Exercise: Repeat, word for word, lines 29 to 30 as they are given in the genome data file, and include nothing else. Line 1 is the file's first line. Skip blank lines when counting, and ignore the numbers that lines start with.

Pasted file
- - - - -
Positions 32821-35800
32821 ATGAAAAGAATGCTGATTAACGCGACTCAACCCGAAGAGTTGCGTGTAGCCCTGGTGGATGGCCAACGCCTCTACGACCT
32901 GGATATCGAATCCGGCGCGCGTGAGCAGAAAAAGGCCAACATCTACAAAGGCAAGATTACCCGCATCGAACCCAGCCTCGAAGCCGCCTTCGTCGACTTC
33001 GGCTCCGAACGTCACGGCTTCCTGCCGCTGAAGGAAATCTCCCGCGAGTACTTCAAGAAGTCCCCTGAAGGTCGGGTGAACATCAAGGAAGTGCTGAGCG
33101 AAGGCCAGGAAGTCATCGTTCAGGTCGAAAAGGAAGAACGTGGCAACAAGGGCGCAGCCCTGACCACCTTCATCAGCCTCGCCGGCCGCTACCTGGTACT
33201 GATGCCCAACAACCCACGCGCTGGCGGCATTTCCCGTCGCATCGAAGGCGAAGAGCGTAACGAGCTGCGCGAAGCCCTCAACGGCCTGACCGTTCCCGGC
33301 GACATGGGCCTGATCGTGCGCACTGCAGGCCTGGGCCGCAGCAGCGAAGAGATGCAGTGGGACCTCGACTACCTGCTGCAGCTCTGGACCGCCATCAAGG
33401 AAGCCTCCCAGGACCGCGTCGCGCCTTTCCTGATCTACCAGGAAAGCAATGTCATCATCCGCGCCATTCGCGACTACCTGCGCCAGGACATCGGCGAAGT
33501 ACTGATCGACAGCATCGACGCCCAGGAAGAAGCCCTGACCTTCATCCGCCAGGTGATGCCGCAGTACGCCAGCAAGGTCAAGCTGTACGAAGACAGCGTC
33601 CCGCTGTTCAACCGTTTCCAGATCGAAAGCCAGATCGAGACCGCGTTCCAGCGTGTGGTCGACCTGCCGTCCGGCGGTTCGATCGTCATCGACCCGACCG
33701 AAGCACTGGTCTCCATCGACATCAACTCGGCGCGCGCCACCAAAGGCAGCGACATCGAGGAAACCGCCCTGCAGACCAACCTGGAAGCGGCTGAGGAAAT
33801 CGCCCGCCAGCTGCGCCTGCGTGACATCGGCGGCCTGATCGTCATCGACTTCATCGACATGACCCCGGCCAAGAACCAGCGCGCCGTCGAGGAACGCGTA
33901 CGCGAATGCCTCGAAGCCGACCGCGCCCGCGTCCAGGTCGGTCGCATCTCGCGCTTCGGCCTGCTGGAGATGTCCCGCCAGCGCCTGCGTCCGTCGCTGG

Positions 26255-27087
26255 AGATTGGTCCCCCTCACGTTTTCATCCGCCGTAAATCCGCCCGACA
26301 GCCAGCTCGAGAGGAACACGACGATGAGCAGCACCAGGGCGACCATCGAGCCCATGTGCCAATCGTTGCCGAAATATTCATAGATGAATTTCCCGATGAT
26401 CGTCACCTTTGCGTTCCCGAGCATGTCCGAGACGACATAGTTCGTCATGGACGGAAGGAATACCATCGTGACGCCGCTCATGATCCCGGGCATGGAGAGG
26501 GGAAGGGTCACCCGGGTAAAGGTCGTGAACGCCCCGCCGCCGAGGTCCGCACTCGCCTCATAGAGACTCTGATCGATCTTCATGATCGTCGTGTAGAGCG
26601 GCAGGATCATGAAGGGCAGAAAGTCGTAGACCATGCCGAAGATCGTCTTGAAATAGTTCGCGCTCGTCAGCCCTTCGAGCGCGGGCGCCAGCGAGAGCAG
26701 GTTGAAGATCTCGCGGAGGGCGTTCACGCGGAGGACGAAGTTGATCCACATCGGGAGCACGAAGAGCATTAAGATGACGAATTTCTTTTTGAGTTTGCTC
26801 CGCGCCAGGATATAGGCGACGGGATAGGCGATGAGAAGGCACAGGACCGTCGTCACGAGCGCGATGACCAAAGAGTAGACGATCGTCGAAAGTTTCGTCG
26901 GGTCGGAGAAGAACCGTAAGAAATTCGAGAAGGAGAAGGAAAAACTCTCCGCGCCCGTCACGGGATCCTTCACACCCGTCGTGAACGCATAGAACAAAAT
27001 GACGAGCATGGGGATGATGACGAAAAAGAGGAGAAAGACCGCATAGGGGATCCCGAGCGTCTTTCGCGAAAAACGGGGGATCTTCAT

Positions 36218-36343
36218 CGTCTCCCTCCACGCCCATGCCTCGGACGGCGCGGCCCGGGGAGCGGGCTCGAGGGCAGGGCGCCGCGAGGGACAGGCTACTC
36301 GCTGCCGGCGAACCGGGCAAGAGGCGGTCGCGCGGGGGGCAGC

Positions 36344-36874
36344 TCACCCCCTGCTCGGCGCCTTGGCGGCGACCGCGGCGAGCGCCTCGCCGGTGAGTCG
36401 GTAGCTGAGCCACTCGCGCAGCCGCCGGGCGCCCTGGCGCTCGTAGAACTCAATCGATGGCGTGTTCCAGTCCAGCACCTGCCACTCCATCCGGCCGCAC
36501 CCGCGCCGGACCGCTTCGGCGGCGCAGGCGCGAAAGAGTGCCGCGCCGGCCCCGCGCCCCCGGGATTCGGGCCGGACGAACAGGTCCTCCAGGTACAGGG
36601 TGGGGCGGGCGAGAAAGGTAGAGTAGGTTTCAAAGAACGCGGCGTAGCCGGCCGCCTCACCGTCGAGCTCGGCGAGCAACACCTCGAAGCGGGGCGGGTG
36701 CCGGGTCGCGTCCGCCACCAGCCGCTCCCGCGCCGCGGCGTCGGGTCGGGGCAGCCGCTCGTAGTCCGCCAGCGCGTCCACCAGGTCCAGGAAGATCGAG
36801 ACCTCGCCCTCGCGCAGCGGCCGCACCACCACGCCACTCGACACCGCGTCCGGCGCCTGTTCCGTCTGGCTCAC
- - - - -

36401 GTAGCTGAGCCACTCGCGCAGCCGCCGGGCGCCCTGGCGCTCGTAGAACTCAATCGATGGCGTGTTCCAGTCCAGCACCTGCCACTCCATCCGGCCGCAC
36501 CCGCGCCGGACCGCTTCGGCGGCGCAGGCGCGAAAGAGTGCCGCGCCGGCCCCGCGCCCCCGGGATTCGGGCCGGACGAACAGGTCCTCCAGGTACAGGG